4. Running Simulations for Different Velocities

Using the converged grid:

  • Run the CFD simulations at U = 15 m/s, 40 m/s, and 70 m/s using ANSYS CFX or FLUENT.
  • Ensure to capture data for velocity profiles, turbulence characteristics, and pressure fields.

5. Axial Velocity Profiles

Chart the axial velocity profiles u(y)u(y) at:

  • Leading edge
  • Midsection
  • Trailing edge

Analyze how the velocity distribution changes along the vehicle`s length.

6. Velocity Contours

Plot velocity contours for U = 15 m/s, 40 m/s, and 70 m/s. Discuss how the flow accelerates or decelerates around the vehicle, indicating potential regions of flow separation and high shear.

7. Velocity Vectors

Plot velocity vectors for each velocity scenario. Discuss the flow direction and magnitude, identifying vortices and flow reattachment points.

8. Turbulence Intensity

Plot and discuss turbulence intensity at different velocities. Examine the changes in turbulent behavior as the inlet velocity increases, particularly near the vehicle`s surfaces.

9. Turbulence Kinetic Energy (TKE)

Plot TKE for U = 15 m/s, 40 m/s, and 70 m/s. Discuss the energy distribution of turbulent eddies and how it impacts the flow field around the vehicle.

10. Pressure Contours

Plot pressure contours for each inlet velocity. Discuss how pressure varies across the vehicle surface, identifying high and low-pressure regions contributing to drag and lift forces.

11. Velocity Streamlines

Plot velocity streamlines for each velocity scenario. Discuss the overall flow pattern around the vehicle, noting any changes in streamline curvature and separation points.

12. Drag and Lift Coefficients

Calculate drag (CDC_D) and lift (CLC_L) coefficients for U = 15 m/s, 40 m/s, and 70 m/s. Plot the results and analyze how aerodynamic forces vary with speed: CD=FD0.5ρU2AC_D = frac{F_D}{0.5 ho U^2 A} CL=FL0.5ρU2AC_L = frac{F_L}{0.5 ho U^2 A}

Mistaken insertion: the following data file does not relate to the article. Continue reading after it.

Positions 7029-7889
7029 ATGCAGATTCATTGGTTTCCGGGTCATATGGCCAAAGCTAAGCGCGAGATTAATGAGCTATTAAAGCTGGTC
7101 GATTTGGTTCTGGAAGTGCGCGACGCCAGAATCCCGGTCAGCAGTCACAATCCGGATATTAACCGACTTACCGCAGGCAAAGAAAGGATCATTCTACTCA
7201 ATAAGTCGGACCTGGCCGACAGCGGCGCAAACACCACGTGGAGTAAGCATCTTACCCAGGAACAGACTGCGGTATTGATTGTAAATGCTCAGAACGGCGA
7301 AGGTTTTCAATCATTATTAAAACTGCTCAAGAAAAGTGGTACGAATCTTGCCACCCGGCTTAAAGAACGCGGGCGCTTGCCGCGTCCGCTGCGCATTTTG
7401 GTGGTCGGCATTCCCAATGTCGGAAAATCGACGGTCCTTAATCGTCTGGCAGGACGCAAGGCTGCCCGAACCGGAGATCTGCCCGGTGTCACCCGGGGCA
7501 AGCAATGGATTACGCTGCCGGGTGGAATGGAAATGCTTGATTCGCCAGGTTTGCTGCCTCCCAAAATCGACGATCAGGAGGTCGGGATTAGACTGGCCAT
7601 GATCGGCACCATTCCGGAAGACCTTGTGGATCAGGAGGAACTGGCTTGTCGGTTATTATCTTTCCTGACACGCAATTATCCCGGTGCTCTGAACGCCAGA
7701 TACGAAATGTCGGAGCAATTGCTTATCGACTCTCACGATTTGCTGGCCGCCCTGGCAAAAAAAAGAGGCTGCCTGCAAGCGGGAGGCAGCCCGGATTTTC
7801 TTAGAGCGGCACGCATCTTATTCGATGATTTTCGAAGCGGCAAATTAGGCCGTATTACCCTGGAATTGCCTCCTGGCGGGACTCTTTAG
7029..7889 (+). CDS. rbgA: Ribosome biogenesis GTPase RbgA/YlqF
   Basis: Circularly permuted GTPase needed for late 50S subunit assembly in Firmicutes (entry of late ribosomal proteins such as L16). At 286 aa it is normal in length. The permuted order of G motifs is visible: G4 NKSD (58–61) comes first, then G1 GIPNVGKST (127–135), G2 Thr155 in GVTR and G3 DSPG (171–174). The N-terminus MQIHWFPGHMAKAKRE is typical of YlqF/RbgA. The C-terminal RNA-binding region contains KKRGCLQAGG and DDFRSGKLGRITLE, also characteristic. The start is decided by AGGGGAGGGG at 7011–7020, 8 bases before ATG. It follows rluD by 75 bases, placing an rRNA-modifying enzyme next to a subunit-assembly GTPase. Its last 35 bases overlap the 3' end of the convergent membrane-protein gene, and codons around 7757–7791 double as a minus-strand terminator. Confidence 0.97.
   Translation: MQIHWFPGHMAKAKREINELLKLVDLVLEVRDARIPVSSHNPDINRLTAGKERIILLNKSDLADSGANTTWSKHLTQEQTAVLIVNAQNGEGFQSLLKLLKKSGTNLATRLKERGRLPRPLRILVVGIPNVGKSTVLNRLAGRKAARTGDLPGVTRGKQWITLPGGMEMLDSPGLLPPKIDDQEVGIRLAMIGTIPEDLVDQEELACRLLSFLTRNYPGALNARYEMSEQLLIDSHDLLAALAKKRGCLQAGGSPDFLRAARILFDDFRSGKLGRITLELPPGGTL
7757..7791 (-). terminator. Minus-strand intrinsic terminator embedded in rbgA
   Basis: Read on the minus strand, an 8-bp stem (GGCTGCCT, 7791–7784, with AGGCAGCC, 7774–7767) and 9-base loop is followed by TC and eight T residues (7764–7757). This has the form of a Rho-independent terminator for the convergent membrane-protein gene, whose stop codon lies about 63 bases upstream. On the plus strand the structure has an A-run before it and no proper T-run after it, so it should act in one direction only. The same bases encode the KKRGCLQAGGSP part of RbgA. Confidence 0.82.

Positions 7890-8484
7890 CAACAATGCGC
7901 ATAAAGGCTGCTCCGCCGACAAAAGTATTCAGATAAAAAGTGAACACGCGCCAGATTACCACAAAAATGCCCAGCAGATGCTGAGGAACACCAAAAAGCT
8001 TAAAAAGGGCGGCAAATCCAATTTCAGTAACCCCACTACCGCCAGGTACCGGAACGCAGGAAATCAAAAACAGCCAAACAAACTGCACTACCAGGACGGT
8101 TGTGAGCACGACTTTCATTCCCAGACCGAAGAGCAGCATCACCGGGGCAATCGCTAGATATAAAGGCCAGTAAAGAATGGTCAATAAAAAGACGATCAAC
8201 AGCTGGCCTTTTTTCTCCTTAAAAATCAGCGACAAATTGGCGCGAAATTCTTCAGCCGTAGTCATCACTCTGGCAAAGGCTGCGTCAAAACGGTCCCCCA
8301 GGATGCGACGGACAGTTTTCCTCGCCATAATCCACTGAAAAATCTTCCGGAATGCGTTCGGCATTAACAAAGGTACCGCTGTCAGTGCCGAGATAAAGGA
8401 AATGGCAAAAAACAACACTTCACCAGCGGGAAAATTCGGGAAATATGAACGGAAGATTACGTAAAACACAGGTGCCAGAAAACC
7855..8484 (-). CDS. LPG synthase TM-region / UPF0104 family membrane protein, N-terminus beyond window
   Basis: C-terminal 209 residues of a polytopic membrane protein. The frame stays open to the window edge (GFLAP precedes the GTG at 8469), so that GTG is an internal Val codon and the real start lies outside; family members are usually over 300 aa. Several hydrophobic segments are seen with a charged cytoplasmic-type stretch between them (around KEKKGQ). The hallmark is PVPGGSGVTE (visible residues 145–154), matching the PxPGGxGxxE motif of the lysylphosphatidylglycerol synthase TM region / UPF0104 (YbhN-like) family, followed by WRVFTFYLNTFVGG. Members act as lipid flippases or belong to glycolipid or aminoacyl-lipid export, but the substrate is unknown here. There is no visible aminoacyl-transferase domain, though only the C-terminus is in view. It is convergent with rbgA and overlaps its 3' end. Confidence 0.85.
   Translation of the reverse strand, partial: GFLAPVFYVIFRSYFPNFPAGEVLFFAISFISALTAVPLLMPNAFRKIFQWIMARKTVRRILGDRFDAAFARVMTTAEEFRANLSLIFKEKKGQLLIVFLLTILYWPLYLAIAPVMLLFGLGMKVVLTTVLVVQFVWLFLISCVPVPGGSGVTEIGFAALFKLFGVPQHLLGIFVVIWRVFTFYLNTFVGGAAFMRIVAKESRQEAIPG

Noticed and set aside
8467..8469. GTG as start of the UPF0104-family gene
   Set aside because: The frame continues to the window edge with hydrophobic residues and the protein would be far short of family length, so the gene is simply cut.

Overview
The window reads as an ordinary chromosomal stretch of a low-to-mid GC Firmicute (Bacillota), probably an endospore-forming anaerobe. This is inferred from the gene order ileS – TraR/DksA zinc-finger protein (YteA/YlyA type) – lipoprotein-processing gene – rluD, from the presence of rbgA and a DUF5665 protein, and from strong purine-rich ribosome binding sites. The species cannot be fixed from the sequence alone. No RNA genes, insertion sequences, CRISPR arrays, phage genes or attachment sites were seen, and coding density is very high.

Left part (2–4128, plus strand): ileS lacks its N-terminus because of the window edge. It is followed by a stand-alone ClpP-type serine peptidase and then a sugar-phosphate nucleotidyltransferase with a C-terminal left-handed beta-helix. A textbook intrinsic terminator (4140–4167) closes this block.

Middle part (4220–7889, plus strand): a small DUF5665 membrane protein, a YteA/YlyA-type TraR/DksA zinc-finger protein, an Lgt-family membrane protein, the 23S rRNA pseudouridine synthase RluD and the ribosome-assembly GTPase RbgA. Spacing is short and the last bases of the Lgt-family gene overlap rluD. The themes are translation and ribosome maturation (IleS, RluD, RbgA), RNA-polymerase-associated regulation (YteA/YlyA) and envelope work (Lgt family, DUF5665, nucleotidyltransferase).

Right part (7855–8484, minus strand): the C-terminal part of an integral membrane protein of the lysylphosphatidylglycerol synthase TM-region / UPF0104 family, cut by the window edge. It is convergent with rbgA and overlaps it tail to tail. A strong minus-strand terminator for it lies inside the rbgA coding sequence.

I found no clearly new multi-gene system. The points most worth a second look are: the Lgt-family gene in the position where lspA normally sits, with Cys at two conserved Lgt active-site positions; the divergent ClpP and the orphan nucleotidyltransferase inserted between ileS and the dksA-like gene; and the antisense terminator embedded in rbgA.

• FDF_D = Drag force
  • FLF_L = Lift force
  • ρ ho = Density of water (1000 kg/m^3)
  • UU = Inlet velocity
  • AA = Reference area

13. Verification with Existing Findings

Compare your results with existing literature on underwater vehicle dynamics and CFD studies. Ensure your findings are consistent with established data and discuss any discrepancies.

Key Points of Discussion

  • Grid Refinement: The refinement study should show diminishing changes in key parameters, indicating mesh independence.
  • Velocity Profiles: Changes in velocity profiles highlight regions of high shear stress and potential separation zones.
  • Flow Characteristics: Differences in flow behavior at various speeds provide insights into the aerodynamic efficiency of the vehicle.
  • Turbulence Analysis: Understanding turbulence intensity and kinetic energy helps in optimizing vehicle design for stability and control.
  • Pressure and Force Analysis: Pressure contours and force coefficients are crucial for designing vehicles with minimal drag and desired lift characteristics.


This detailed CFD analysis aids in understanding the fluid dynamics around an underwater vehicle. The insights gained can drive design improvements, enhancing performance and efficiency in real-world applications.

100% Plagiarism Free & Custom Written, Tailored to your instructions